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A ton of giant pumpkin takes home prize

Giant pumpkin and its grower
Madison Thomson of Newcastle shows off his 2020 champion -- weighing in at 2,089 pounds -- at the Elk Grove Giant Pumpkin Festival. (Photo courtesy
Elk Grove Giant Pumpkin Festival)

First-time entrant wins Elk Grove Giant Pumpkin Festival weigh-off

Will 2020 be a big year for pumpkins? Judging by the results of the Elk Grove Giant Pumpkin Festival, it could be.

Held Saturday without public attendance, the pumpkin weigh-off was one of the few parts of the popular festival offered this year; the pumpkin boat races, pie eating contest and other festivities were all canceled due to COVID-19 health guidelines. More than 70,000 patrons packed the 2019 pumpkin fest.

But the pandemic didn’t stop pumpkins from growing. The 2020 winner: 2,089 pounds. That’s 151 pounds more than the 2019 champion pumpkin.

The new king of Sacramento-area pumpkin growers was a first-time entrant. Madison Thomson of Newcastle took home the $2,000 first prize. Thomson told The Sacramento Bee that he had been growing giants for 15 years, but this was his first time to enter Elk Grove’s contest.

“I was not expecting to win at all,” he said. “I was not expecting it to get as heavy as it did. This pumpkin is over double the size of my next largest pumpkin that I’ve ever grown.”

The victory also was Thomson’s first in a weigh-off sanctioned for official records.

“Madison began growing giant pumpkins in high school and has been growing them on and off ever since,” the festival posted on Facebook. “(Saturday) was his first visit to the Elk Grove Weigh-Off and his first-ever win at a Great Pumpkin Commonwealth sanctioned contest.”

Thomson’s pumpkin won by a whole lot of gourd. The runner-up weighed “only” 1,731.5 pounds. About 30 contestants competed in the “heftiest” category.

Known for its over-sized pumpkins, the festival shared the weigh-off and awards via a broadcast on Facebook Live. The 2018 winner, grown in Napa, set a California record at 2,138 pounds.

Started in 1994, the Elk Grove Giant Pumpkin Festival also held virtual contests with online voting for prettiest giant pumpkin and “Hometown Scarecrow.”

Next up for pumpkin fans is the granddaddy of gourd weigh-offs, the Half Moon Bay Pumpkin and Art Festival. Like Elk Grove, the festival itself was canceled. But not to be denied, the pumpkins will roll into the spotlight.

From 7 to 11 a.m. Monday, Oct. 12, pumpkin fans around the globe can watch that festival’s weigh-off via Facebook, which will include coverage via drone.

“Our camera crews will be going back and forth from the ground to the sky to bring you this year’s Weigh-Off Livestream on Facebook,” the organizers posted on Facebook. “The rockstars at HMB Media and Mallermedia blend the engineering geek technical expertise with the ability to tell a story through visuals like no one else. Livestream the action on our weigh-off Facebook page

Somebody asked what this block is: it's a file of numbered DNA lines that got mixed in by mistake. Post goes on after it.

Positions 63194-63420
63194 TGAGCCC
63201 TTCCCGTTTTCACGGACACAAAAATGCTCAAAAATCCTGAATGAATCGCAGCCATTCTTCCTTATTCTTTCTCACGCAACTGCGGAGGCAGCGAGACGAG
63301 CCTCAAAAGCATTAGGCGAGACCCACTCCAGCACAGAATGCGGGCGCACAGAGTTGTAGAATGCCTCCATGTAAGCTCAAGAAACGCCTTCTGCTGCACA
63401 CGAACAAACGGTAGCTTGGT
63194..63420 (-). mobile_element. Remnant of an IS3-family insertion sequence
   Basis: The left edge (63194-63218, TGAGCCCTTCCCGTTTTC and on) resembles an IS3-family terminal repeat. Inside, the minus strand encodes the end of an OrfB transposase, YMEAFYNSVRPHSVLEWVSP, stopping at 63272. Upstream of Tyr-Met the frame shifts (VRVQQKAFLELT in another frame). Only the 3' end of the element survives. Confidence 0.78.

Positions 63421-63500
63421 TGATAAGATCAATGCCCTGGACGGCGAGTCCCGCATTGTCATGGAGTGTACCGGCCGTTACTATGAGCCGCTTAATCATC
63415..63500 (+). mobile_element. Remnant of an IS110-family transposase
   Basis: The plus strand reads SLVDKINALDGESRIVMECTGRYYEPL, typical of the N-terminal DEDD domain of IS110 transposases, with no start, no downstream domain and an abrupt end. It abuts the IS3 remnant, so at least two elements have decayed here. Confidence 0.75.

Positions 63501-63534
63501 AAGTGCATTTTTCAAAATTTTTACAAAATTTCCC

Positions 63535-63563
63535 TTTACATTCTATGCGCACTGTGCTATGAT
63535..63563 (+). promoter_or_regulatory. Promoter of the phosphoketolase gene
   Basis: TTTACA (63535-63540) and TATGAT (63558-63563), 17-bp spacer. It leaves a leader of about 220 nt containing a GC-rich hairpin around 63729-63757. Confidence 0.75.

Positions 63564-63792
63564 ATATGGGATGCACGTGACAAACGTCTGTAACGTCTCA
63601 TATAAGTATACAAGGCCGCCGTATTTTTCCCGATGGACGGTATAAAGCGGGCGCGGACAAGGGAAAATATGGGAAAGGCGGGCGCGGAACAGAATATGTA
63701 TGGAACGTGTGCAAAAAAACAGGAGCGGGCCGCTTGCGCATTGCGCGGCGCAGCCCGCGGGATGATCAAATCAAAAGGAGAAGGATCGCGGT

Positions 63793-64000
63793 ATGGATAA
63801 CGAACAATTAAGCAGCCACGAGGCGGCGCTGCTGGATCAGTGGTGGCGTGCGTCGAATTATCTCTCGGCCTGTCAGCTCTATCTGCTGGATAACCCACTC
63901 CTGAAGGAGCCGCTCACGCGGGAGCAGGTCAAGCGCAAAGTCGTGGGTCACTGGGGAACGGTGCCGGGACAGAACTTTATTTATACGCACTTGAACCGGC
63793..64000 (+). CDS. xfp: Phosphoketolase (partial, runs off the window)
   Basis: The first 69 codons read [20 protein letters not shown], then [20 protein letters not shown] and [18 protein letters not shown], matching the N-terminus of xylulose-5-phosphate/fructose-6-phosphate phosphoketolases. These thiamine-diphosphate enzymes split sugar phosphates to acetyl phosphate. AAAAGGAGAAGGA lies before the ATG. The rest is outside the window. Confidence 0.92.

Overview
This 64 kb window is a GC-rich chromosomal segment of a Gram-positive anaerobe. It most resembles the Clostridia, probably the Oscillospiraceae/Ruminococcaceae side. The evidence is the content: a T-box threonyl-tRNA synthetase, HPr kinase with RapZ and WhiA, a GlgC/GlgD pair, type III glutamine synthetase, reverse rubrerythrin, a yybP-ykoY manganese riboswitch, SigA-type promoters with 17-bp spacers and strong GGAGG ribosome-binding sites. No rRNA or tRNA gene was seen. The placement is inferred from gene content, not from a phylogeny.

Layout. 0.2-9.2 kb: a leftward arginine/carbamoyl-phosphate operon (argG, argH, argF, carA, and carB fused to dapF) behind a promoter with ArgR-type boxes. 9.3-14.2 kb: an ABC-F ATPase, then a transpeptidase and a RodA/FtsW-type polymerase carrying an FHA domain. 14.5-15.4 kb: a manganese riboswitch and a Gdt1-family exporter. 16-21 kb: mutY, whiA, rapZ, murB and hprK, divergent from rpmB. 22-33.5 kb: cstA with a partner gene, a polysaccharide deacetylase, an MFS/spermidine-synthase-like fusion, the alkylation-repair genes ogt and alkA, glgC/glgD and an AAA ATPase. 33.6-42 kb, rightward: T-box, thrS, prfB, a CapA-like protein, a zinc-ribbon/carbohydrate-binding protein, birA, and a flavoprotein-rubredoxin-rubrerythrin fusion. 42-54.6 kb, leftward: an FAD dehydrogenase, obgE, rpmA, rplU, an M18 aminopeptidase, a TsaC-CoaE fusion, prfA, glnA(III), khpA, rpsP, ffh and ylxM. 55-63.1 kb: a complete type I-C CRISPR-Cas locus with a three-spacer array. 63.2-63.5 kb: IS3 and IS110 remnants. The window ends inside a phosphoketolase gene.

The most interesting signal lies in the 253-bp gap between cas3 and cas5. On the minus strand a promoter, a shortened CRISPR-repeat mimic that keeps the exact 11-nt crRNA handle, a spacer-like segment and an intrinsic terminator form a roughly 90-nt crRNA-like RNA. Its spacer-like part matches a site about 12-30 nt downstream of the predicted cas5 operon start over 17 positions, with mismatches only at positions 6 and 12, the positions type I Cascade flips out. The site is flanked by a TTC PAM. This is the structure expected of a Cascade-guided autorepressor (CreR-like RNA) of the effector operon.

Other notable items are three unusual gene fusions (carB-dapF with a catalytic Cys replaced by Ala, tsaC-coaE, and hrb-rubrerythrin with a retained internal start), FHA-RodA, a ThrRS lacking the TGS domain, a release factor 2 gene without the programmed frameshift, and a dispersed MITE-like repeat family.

and catch Half Moon Bay’s 47th Safeway World Championship Pumpkin Weigh-Off, Monday, October 12, 7 a.m. to 11 a.m., Long Branch Farms! Godzilla gourds abound, sadly no spectators this year.”


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Dig In: Garden Checklist

For week of March 26:

Sacramento can expect another inch of rain from this latest storm. Leave the sprinklers off at least another week. Temps will dip down into the low 30s early in the week, so avoid planting tender seedlings (such as tomatoes). Concentrate on these tasks before or after this week’s rain:

* Fertilize roses, annual flowers and berries as spring growth begins to appear.

* Knock off aphids with a strong blast of water or some bug soap as soon as they appear.

* Pull weeds now! Don’t let them get started. Take a hoe and whack them as soon as they sprout.

* Prepare summer vegetable beds. Spade in compost and other amendments.

* Prune and fertilize spring-flowering shrubs after bloom.

* Feed camellias at the end of their bloom cycle. Pick up browned and fallen flowers to help corral blossom blight.

* Feed citrus trees, which are now in bloom and setting fruit.

To prevent sunburn and borer problems on young trees, paint the exposed portion of the trunk with diluted white latex (water-based) interior paint. Dilute the paint with an equal amount of cold water before application.

* Cut back and fertilize perennial herbs to encourage new growth.

* Seed and renovate the lawn (if you still have one). Feed cool-season grasses such as bent, blue, rye and fescue with a slow-release fertilizer. Check the irrigation system and perform maintenance. Make sure sprinkler heads are turned toward the lawn, not the sidewalk.

* In the vegetable garden, transplant lettuce and kale.

* Seed chard and beets directly into the ground.

* Plant summer bulbs, including gladiolus, tuberous begonias and callas. Also plant dahlia tubers.

* Shop for perennials. Many varieties are available in local nurseries and at plant events. They can be transplanted now while the weather remains relatively cool.

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